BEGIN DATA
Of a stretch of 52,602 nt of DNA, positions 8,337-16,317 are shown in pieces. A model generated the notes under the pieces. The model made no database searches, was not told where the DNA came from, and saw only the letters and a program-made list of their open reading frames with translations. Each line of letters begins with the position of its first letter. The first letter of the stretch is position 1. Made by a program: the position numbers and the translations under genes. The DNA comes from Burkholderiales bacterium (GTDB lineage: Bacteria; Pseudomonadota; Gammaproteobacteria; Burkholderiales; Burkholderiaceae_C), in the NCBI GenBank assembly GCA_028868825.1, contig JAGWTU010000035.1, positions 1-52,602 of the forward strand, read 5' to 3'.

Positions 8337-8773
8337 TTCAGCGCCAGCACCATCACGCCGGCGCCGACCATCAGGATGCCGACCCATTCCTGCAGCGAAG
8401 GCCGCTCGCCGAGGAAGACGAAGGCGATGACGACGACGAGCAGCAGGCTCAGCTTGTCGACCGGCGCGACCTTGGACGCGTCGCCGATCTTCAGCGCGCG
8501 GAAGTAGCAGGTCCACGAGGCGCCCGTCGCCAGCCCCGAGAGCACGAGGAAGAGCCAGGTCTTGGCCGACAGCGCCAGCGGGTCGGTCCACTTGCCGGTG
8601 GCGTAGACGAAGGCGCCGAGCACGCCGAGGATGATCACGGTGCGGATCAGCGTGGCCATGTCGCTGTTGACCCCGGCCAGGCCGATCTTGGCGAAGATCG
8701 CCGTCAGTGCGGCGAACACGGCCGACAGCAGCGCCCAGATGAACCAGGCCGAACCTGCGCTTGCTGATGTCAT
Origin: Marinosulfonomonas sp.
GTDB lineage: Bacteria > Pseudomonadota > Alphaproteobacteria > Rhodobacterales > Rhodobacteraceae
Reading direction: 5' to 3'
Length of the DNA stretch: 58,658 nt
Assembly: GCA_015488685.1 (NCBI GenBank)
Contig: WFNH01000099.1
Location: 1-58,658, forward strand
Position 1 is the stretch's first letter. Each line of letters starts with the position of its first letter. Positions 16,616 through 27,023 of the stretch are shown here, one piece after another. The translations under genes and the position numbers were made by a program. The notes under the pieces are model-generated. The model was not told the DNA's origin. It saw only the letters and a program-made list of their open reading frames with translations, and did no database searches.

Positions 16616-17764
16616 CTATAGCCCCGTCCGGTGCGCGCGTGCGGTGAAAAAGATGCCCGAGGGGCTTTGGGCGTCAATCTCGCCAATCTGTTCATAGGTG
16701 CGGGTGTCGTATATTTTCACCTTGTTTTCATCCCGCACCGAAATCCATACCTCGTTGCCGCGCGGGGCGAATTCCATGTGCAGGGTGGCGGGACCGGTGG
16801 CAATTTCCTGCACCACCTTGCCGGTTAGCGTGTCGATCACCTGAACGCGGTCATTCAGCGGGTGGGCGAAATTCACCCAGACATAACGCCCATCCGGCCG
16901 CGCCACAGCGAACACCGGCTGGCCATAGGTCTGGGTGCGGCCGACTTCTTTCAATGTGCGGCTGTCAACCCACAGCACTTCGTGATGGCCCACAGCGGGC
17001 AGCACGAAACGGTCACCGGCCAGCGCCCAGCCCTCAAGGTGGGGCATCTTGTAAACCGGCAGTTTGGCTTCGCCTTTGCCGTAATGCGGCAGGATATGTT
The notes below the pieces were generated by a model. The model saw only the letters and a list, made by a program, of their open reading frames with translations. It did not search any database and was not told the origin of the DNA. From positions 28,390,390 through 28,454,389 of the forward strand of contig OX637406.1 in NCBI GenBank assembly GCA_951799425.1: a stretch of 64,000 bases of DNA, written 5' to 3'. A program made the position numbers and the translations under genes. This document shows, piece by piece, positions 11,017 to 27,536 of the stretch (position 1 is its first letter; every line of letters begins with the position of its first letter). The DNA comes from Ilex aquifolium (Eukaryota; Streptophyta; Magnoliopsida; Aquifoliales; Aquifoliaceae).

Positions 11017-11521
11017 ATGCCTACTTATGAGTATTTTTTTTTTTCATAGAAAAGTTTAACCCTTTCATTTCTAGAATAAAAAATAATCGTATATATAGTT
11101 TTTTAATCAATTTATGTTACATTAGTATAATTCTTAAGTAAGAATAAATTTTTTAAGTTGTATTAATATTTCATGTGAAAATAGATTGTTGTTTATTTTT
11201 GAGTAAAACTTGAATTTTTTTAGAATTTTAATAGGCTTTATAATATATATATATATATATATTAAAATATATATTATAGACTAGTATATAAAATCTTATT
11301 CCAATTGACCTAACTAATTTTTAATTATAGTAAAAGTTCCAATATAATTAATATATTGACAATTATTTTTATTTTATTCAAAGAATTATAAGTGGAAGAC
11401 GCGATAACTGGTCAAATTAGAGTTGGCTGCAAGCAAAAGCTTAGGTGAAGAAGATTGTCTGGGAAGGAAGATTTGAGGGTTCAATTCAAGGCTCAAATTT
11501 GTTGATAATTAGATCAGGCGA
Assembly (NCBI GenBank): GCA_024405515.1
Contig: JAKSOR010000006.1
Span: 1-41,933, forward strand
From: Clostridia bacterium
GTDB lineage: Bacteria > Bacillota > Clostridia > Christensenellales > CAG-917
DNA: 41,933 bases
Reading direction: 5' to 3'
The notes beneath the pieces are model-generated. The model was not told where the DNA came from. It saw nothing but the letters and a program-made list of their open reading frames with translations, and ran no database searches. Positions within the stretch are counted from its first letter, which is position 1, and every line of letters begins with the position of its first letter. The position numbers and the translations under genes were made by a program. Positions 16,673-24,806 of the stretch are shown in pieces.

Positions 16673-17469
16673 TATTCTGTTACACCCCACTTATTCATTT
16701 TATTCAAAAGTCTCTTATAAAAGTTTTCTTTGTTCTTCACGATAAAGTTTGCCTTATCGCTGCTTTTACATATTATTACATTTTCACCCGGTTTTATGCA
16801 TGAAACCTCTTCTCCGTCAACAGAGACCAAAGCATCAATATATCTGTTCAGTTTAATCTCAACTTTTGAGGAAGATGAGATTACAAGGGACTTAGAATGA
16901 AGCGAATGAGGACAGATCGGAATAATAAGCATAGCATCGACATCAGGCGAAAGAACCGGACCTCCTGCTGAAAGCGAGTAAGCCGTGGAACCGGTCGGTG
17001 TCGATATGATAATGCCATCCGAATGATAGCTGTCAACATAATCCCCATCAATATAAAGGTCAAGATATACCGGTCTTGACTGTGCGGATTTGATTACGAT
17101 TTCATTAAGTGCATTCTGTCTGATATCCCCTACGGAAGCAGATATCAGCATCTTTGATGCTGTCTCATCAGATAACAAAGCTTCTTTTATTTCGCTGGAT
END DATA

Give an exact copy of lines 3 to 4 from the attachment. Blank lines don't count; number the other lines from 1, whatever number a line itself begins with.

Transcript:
8337 TTCAGCGCCAGCACCATCACGCCGGCGCCGACCATCAGGATGCCGACCCATTCCTGCAGCGAAG
8401 GCCGCTCGCCGAGGAAGACGAAGGCGATGACGACGACGAGCAGCAGGCTCAGCTTGTCGACCGGCGCGACCTTGGACGCGTCGCCGATCTTCAGCGCGCG